<img src="//cdn.shopify.com/s/files/1/1234/5678/products/product-image-iStock-627428718.jpg?v=1234567891" alt=" ">

Yes, it’s a boring string of numbers that only a computer could love. This doesn’t “hurt” your SEO … unless your competitors are smart. If your competitors are smart, they have managed the image information to beat you at the SEO game. But you CAN win this game. 

Smart eCommerce Image ALT Tags Start as File Names

No matter how you got that image or where it came from, when you have a new image to upload the first thing you should do is name it logically. Now I understand that having that original file name (or number) in there might be important. It can prevent duplicate image names and help you locate the original image in your files if you ever need it. But creating a new logical file name will make the whole process of maximizing you SEO easier.

The first thing you should do is make a copy of the image. Keep the original in an archive folder, preferably on a thumb drive, online backup service, or separate device. Then rename the copy to something searchable while keeping the original photo number in the name. For example:

Original File Name

“iStock-627428718.jpg”

Potential New File Name

“Blue-Handbag-Purse-Bag-Change-Leather-iStock-627428718.jpg”

In this case, if you are uploading multiple views of the same product, you can differentiate them by adding words like “front” and “top” the name. Separating each key search word with a hyphen is important in the file name because all computers “see” file names without spaces in them.

Then, when you upload the image to Shopify or another modern eCommerce platform, you will see that you have the option to add either an ALT tag or a description. For this text, I say keep it easy by reusing the file name without the added, non-searchable bits and remove the hyphens. Then save as usual. Now when you upload the image it will appear in the code something like this:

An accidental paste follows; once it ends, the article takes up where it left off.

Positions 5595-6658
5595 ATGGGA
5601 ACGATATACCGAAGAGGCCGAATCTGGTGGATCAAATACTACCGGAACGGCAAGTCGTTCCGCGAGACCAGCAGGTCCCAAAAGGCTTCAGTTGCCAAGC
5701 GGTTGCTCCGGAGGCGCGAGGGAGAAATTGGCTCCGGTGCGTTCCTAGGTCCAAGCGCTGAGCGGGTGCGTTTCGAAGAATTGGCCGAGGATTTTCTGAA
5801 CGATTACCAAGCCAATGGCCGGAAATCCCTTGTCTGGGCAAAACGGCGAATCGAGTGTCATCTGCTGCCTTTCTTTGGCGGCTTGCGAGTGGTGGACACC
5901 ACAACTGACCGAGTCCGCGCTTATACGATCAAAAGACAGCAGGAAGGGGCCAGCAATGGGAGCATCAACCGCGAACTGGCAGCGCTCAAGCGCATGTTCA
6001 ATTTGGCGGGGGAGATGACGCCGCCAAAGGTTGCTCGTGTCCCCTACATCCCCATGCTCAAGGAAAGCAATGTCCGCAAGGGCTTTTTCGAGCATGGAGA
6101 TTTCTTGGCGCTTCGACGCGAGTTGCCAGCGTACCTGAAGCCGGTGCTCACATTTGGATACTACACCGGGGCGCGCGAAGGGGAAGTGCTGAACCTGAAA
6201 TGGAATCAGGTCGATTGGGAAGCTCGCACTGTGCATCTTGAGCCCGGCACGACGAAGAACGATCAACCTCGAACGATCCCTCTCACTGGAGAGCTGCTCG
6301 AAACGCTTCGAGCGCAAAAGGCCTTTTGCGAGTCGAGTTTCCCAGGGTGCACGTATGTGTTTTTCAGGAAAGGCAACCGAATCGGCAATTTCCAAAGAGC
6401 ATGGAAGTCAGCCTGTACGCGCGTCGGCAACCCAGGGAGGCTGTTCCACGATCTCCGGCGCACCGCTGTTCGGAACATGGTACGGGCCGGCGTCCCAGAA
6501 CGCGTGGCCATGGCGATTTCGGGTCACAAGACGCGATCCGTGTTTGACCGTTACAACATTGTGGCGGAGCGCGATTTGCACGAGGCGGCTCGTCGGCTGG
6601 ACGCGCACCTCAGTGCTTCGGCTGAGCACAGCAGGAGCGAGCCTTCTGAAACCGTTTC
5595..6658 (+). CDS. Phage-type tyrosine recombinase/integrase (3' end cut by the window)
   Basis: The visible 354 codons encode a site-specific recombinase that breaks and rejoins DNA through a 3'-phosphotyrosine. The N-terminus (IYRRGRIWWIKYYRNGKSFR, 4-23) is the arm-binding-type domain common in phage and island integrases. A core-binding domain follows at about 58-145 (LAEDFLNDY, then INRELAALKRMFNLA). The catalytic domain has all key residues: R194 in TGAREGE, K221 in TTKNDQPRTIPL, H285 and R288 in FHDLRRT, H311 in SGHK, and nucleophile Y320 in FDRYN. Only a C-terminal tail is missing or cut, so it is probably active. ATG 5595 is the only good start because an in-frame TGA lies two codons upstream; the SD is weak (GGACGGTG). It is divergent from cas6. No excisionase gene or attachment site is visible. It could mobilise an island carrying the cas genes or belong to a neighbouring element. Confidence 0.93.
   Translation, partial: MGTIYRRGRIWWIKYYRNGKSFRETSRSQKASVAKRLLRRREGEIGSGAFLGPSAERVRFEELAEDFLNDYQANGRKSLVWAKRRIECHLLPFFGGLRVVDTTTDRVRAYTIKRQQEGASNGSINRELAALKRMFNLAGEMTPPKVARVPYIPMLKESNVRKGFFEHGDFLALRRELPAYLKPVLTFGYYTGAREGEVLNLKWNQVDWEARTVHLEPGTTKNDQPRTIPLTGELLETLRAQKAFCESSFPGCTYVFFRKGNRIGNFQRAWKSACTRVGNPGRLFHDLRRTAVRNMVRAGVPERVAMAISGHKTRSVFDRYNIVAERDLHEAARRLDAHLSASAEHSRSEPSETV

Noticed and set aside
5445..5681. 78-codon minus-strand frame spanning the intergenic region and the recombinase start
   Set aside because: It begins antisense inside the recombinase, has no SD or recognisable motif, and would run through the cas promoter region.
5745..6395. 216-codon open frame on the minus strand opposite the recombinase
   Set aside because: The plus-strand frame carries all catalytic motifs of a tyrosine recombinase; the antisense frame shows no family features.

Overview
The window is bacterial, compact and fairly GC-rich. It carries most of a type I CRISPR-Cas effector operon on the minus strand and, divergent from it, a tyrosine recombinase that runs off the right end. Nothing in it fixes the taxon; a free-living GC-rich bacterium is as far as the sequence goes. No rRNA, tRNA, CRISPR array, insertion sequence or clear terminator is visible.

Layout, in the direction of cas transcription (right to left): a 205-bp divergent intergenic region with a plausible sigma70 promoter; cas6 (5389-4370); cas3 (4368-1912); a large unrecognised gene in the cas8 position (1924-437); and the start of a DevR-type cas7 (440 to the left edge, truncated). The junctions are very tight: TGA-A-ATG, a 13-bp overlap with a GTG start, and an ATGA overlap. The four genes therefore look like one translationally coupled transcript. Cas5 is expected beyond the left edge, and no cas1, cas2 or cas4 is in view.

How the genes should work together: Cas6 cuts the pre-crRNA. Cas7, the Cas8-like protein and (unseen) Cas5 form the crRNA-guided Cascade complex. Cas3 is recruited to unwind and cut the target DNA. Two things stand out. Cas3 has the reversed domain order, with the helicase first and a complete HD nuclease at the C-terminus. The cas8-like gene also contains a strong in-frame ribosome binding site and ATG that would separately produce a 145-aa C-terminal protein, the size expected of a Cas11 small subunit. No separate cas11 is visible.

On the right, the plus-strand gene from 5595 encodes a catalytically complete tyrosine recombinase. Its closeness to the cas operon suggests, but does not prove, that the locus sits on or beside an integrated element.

<img src="//cdn.shopify.com/s/files/1/1234/5678/products/product-image-Blue-Handbag-Purse-Bag-Change-Leather-iStock-627428718.jpg?v=1234567891" alt="Blue Handbag Purse Bag Change Leather">

Take a good look at that code. Google’s spider-bots don’t “see” the picture of the product (they’re working on that, but they don’t yet). What those Google spider-bots “see” is that code snippet, and that’s one of the very important things they use to figure out if your eCommerce website is relevant to the search being performed. When a customer searches for a “blue leather handbag” online, you will have a much better chance of scoring that visit if you have taken care of this in advance.

And there is a HUGE side benefit. Organizing and aligning your image file names and ALT tags this way will also help you keep them organized AND SEARCHABLE on your computer if you need to find them again.

eCommerce SEO, A Beginning

There are a lot of other things that are important to eCommerce SEO. We may cover those in future posts. But eCommerce image file names and ALT tags are the most common missed opportunity that we see in our website reviews which makes it a PERFECT topic for this entry in our “What Is Wrong with My eCommerce Website” series.

If you need help adding ALT tags to your eCommerce website and product images – or if you want a thorough website teardown review – start a task and we’ll help you get started.

Additional Links and Resources on This Topic

Here is a list of additional resources and sources for more information (click the titles below): 

Our Blog Post, “The Best LEGAL Sites on the Web for FREE eCommerce Marketing Images and Photos

Our Blog Post, “A Practical eCommerce Guide to Perfect Product Photos

"Google Image Publishing Guidelines"

1 comment

Aug 13, 2018 • Posted by Frank

I have a question on the article. Is it ok to do both the Alt Tag and the produc t description? I thought the product description is what the visitor sees. Does that have something to do with SEO too?